As a sixth grader, Hazel Gonzalez was constantly in trouble. A member of two gangs, she was in the principal’s office daily. Known for shooting off her mouth, she was headed toward a future of shooting off guns. “I was always rebelling because I was mad at the world,” Gonzalez explains. “I didn’t come from a ‘Betty Crocker’ family home.”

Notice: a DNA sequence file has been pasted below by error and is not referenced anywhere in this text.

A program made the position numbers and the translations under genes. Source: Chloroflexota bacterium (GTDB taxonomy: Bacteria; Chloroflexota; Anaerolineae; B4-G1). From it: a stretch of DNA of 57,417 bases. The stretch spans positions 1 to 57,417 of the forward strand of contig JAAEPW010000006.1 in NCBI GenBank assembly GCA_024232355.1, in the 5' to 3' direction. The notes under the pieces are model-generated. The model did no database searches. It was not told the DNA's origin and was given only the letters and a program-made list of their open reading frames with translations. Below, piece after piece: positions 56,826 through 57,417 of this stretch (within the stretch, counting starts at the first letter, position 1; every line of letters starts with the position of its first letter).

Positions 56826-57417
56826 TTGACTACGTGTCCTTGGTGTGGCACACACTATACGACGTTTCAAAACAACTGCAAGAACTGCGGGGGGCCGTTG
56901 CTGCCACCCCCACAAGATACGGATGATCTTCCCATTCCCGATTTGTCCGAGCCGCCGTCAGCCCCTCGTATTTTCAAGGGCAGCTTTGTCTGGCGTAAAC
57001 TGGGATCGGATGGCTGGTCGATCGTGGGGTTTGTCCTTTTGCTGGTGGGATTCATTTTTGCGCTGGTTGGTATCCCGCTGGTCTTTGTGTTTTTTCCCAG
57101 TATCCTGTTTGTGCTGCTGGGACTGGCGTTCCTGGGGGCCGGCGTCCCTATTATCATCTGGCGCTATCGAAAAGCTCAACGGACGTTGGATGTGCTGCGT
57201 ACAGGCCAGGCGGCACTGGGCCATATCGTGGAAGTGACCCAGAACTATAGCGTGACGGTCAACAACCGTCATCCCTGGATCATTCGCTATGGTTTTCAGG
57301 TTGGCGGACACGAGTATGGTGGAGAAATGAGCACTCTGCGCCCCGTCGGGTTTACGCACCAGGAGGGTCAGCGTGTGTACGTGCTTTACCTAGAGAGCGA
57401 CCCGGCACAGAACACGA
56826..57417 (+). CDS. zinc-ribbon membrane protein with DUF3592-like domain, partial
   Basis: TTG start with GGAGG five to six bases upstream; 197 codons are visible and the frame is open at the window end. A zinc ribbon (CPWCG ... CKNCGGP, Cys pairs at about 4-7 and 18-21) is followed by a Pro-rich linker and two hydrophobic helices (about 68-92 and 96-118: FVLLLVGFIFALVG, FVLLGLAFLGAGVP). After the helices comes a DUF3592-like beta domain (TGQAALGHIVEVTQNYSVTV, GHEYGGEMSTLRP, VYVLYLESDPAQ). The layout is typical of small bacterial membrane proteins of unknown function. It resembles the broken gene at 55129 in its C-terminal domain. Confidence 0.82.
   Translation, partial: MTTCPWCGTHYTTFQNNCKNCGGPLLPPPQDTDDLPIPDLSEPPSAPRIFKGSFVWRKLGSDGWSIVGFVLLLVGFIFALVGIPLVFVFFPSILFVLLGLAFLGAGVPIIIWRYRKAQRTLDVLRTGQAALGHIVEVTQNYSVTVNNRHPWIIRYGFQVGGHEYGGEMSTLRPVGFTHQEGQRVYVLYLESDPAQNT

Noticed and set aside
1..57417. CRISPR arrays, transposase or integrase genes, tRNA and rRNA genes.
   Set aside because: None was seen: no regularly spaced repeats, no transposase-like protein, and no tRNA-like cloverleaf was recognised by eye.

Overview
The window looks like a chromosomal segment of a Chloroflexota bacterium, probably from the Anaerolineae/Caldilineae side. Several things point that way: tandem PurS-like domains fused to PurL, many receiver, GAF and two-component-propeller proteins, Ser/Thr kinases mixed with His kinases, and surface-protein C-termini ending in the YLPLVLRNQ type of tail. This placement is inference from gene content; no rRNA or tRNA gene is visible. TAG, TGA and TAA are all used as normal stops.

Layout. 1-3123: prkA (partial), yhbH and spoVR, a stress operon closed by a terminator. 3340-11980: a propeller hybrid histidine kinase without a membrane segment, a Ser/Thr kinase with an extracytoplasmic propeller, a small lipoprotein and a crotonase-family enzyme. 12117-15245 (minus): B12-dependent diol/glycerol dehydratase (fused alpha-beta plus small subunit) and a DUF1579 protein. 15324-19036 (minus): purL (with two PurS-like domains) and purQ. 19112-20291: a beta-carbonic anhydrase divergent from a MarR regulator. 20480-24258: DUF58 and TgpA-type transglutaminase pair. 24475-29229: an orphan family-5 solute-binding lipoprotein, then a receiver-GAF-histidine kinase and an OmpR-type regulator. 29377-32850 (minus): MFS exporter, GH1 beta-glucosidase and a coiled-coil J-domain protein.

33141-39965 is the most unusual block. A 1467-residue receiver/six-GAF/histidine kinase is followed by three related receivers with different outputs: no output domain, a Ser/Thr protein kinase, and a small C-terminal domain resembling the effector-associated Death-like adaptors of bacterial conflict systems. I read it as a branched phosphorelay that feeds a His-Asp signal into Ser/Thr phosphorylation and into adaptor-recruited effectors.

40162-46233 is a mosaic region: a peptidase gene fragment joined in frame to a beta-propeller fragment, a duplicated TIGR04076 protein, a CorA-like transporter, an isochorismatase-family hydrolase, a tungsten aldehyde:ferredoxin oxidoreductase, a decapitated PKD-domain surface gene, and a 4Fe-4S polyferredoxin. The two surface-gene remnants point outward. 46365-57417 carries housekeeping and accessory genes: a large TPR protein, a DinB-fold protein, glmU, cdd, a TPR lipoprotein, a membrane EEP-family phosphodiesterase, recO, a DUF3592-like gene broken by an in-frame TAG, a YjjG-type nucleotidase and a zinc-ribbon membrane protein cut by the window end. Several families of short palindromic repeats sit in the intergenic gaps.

Gonzalez embodied the kind of kid Betty Alvarez Ham wanted to reach when she walked into a public school in Oxnard, California, in 1992 seeking to be a liaison between the city’s churches and schools. She asked the principal at Ventura High School who the “pain-in-the-ass kids” were, and suggested he let her meet with them weekly for group rap sessions. Having grown up in east L.A., Ham knew the realities many urban Latino kids face: poverty, drugs, violence, parents—like Gonzalez’s—in and out of jail. Skeptical but open to anything that might be helpful, the principal agreed. So the first Latina Leadership Group was born.